All that is basically just time that’s invested in communication, which, while being a very large part of it, evidently is not all there’s to my job.
So obviously I do accomplish a lot. I’m not complaining about that workload and I enjoy most of it most of the time. But getting used to tasks makes you think that they are indispensable. Email and schedules are easy to get used to. Poor me, always having to write so many emails and not being able to write a blog post instead. It simply is not the case. No one is forcing me but myself. Despite having had quite a lot of opportunities to learn it during the last months I have a hard time accepting that fact.
Not accomplishing something
It’s dangerous to get sucked into thinking you don’t have enough time just because the things you spend your time with are tasks you got used to. It makes you disregard that in fact you already do accomplish something and it serves as an easy excuse for not taking the time to accomplish something new (as opposed to accomplish even more).
It also makes you feel guilty when you’re seemingly not accomplishing something, e.g. watching a TV show or browsing reddit. You always accomplish something. I’m not denying the existence of procrastination, but resting your body and your brain is an accomplishment as well. You won’t get much credit for it. You’ll have to allow yourself to give you credit for it.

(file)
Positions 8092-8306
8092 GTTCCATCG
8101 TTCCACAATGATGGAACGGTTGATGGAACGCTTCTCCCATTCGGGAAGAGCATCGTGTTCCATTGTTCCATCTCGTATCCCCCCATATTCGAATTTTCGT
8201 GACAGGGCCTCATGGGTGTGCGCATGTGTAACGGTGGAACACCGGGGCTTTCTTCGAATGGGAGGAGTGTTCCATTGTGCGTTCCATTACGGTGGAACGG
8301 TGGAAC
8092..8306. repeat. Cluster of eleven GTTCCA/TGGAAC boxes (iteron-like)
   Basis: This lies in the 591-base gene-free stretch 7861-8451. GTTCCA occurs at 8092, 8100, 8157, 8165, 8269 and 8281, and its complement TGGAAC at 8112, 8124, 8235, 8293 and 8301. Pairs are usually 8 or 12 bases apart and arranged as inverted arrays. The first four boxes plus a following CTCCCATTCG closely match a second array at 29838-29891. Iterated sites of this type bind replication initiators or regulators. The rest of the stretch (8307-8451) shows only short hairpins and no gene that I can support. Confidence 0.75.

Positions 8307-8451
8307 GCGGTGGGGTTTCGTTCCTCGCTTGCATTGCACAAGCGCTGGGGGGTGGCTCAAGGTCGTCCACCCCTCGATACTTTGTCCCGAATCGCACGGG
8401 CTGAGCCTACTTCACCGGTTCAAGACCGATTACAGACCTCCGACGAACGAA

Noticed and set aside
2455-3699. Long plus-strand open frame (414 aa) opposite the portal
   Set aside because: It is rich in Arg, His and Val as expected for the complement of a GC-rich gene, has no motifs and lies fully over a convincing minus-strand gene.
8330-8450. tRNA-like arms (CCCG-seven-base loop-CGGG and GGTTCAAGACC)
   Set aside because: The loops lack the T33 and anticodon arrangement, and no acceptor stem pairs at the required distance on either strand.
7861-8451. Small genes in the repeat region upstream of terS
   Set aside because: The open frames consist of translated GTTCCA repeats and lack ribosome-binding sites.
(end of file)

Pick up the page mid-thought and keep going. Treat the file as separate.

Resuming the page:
Sometimes I watch a whole season in a day. Or five movies. Even when there are dozens of emails waiting for me, even when next week there is an exam. It would take me thrice as long to write an email without taking a break once in a while.
But often I can’t really enjoy the break and deprive it of its purpose by not really allowing myself to have just some relaxing time off, but forcing me to do at least a little bit of work meanwhile. Sorting pictures, cleaning the room… things that don’t require as much attention as writing that one long email. But they still remind me all the time while taking a break that I actually should be done with my break already and get going. This causes stress and makes the break an actual waste of time, despite the maybe still enjoyable TV show.
No shit, Sherlock?
While I’m able to write this down and sound like a preachy snob about it, I still struggle a lot with both reasons I stated in the beginning of this article. Hopefully writing it down will help me realize more often that it’s my own choice whether to accomplish new things or not and that it’s ok to take a real break every now and then. I took one today and finally wrote down most of the thoughts about time that were floating in my mind for the last two months.
As I started the article with music, I also want to end it that way. An idea about time I’ve liked since my teenage years was made into a wonderful punk/rock song in 2000: The Hives Introduce the Metric System in Time.